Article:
Debate brews over Hvide’s
By Dan Christensen
Marine boss J. Erik Hvide’s lawsuit against eight anonymous Web surfers he
claims have smeared him has moved to center stage in a growing national debate
about free speech rights on the Internet.
Late last month, citing a so-called First Amendment “right to anonymity,”
the American Civil Liberties Union and the ACLU’s Florida office filed papers
in Hvide’s Miami-Dade Circuit Court case seeking to quash subpoenas that were
served on Yahoo and America Online. The subpoenas aim to unmask Hvide’s critics.
To date, the true identity of those critics is a mystery; they are known only
by Web site handles like “THE 1 Quiz” and “justthefactsjack.”
“This case represents novel issues of national importance,” says the ACLU’s
friend-of-the-court brief. “Defamation law should be applied carefully to
Internet communications, lest the threat of being held liable for defamation
chill Internet users from engaging in the types of spirited discussions that
have become the norm.”
“What the ACLU is doing is asking the court to write new legislation, and
to write new rules of civil procedure,” counters Bruce D. Fischman, a Miami
lawyer who, with attorney David S. Harris, represents Hvide. “The courts are
designed for plaintiffs to sue known defendants, not unknown defendants. And
defendants from the Internet have no greater rights than defendants in any
Christopher K. Leigh, of Fort Lauderdale’s English McCaughan & O’Bryan, represents
“THE 1 Quiz,” whom he declined to identify. Leigh was on vacation last week,
but previously said he welcomed the ACLU’s pleading on his client’s behalf.
In October, this column reported on Erik Hvide’s suit and his contention he’s
been defamed, tormented and threatened by incognito bulletin board posters
— seemingly angry stockholders and unhappy workers who lost money and jobs
when Hvide Marine filed for bankruptcy protection last September. (The company
emerged from Chapter 11 in December and its new stock trades on the Over the
Counter Bulletin Board under the symbol HVDM.)
While Hvide has so far been stymied in his attempts to discover the identities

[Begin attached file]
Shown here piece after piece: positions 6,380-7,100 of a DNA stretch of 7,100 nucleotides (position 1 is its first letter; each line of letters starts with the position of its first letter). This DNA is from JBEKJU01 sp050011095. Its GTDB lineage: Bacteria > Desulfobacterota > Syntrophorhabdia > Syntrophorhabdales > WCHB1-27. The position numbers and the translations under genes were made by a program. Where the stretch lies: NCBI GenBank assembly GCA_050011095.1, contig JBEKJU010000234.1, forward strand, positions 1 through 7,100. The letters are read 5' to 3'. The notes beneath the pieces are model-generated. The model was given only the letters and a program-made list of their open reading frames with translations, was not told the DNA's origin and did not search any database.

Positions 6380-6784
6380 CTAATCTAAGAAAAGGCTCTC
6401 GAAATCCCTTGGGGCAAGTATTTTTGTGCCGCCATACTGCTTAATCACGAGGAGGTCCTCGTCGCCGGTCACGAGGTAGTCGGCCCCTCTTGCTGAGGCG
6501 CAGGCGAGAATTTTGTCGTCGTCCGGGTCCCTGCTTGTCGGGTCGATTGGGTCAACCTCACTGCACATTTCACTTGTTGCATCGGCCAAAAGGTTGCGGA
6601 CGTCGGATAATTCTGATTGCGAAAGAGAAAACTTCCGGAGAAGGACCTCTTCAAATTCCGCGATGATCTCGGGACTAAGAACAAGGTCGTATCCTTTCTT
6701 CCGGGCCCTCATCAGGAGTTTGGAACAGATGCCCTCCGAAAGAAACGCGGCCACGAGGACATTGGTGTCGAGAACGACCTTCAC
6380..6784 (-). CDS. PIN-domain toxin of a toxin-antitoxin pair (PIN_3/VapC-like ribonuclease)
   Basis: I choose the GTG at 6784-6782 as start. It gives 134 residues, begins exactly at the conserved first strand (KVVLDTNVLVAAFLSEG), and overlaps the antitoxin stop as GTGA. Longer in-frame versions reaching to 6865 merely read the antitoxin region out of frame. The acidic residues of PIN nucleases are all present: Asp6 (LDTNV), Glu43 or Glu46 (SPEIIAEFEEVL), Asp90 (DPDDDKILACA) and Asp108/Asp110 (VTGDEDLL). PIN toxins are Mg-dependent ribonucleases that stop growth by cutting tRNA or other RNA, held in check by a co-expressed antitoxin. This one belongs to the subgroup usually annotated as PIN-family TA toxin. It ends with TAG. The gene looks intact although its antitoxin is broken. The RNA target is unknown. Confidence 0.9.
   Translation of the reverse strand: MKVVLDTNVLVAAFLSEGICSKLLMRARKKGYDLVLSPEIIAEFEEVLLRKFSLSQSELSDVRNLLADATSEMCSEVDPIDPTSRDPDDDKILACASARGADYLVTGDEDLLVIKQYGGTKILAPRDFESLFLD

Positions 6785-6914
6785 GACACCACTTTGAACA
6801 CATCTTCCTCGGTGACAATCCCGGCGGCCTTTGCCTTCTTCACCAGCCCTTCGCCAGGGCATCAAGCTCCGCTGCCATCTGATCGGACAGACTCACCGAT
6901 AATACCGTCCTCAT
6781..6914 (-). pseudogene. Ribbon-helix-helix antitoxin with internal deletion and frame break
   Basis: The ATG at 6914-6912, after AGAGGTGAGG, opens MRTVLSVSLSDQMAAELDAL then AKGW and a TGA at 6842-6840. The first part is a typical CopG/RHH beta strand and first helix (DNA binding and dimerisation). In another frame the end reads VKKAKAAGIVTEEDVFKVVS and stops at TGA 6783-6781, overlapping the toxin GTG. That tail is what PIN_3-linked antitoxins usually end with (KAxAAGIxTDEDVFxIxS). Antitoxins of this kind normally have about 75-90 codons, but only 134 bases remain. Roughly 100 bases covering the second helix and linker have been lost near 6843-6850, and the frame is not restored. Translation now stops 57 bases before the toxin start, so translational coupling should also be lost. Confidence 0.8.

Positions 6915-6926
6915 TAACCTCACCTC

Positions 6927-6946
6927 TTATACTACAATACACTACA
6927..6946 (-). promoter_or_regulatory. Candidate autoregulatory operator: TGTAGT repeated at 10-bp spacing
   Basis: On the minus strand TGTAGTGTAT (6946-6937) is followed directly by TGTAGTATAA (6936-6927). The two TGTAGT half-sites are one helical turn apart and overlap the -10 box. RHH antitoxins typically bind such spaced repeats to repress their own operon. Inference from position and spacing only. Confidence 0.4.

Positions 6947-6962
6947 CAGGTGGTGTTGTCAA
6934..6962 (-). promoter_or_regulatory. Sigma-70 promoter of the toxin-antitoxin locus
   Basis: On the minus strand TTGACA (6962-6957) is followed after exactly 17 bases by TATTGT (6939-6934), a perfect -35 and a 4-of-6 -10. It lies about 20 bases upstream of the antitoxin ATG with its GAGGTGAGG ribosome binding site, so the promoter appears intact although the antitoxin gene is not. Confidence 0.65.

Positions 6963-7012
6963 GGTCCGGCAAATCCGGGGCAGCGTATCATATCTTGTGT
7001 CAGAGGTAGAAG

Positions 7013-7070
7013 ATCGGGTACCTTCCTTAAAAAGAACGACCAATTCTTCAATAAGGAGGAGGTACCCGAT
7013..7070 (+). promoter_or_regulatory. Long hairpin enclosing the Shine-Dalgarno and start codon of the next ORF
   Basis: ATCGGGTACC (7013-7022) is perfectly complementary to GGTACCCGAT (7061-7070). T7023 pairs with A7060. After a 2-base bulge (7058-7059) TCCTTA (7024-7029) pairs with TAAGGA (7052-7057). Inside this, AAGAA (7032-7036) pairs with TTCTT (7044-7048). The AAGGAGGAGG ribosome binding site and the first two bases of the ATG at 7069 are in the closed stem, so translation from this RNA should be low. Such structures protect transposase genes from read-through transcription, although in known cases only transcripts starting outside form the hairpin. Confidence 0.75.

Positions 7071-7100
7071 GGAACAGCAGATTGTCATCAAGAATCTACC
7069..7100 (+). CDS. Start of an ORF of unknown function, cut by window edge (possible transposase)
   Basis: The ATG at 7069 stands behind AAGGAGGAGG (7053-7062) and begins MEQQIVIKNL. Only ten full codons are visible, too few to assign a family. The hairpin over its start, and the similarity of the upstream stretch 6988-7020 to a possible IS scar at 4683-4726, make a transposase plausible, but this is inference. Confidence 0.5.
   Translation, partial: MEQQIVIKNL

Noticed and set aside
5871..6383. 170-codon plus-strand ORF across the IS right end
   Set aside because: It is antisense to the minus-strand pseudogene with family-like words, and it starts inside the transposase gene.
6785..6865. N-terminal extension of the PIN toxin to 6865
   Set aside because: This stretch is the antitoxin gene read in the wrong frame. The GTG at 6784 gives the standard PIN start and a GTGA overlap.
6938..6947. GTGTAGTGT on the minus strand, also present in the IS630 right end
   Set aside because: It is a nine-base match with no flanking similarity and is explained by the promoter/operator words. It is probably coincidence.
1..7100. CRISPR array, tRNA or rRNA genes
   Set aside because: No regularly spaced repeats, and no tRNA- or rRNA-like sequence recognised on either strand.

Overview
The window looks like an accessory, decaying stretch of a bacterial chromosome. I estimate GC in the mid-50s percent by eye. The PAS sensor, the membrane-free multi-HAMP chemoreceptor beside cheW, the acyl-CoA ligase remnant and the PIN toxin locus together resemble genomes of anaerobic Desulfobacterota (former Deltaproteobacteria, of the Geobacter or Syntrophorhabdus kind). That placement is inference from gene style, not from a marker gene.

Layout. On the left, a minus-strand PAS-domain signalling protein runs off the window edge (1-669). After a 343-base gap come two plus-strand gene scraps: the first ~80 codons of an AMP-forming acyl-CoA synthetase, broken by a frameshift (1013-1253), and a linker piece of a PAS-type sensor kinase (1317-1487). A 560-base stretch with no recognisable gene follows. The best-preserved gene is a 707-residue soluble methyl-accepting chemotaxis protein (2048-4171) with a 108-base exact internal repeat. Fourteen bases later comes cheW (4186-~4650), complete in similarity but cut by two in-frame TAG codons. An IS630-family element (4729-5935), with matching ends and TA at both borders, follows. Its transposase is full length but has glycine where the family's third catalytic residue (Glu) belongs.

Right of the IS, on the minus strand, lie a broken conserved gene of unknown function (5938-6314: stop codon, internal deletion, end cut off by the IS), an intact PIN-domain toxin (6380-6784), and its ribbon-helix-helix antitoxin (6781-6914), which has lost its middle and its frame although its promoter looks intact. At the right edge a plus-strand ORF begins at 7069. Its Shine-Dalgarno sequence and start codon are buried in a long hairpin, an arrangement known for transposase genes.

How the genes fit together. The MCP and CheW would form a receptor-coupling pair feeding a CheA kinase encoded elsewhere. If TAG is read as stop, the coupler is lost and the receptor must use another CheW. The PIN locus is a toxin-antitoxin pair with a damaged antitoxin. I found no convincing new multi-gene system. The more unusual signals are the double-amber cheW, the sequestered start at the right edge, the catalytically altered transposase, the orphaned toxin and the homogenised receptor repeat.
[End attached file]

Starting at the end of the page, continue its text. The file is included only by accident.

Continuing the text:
of his antagonists — Miami-Dade Circuit Judge Eleanor Shockett won’t hear
further argument on quashing the subpoenas until May 25 — he’s recently upped
his damages claim. He now contends their missives, falsely alleging or implying
fraud and mismanagement, caused the board of directors to dump him as president,
chairman and chief executive officer of Hvide Marine.
That includes comments by THE 1 Quiz, who compared Erik Hvide to the captain
of the notorious Exxon Valdez oil tanker — “implying he was either drunk or
asleep at the wheel of the corporation,” the complaint says.
Still, if Erik Hvide was fired, it’s news to Hvide Marine. The company issued
a press release last summer saying Erik Hvide stepped down for “personal reasons.”
“Erik resigned,” company spokesman Jack O’Connell reiterated last week.
Truth notwithstanding, the matter becomes academic unless Erik Hvide can convince
the court that he has a right to confront his Internet accusers. And to get
to them, he must now get past the ACLU and its assertions of a right to anonymity
for those who use “this important new medium of communication.”
“The democratic nature of Internet discussions is supported by the convention
of anonymity,” says the ACLU’s amicus brief. “The use of pseudonyms forces
the audience to judge a speaker’s arguments based on the words alone rather
than the identify of the speaker. It also allows Internet users to experiment
with unpopular ideas or opinions and to speak freely without fear of retaliation
in the ‘real world.’ ”
The brief was written by Lyrissa Lidsky, an associate professor at the University
of Florida College of Law, attorneys Christopher A. Hansen and Ann Beeson
of the ACLU’s New York headquarters, and lawyer Andrew H. Kayton of the ACLU’s
Meanwhile, the howling in cyberspace about Erik Hvide continues. New messages
are posted on Yahoo’s message board nearly every day, by THE 1 Quiz and others.
Want to know more? Or add your two cents?
Here’s the URL address that you can type to take you to Hvide Marine’s bulletin
Then batten down the hatches.
Web Published Monday, March 6, 2000
Published in Daily Business Review on: Monday, March 6, 2000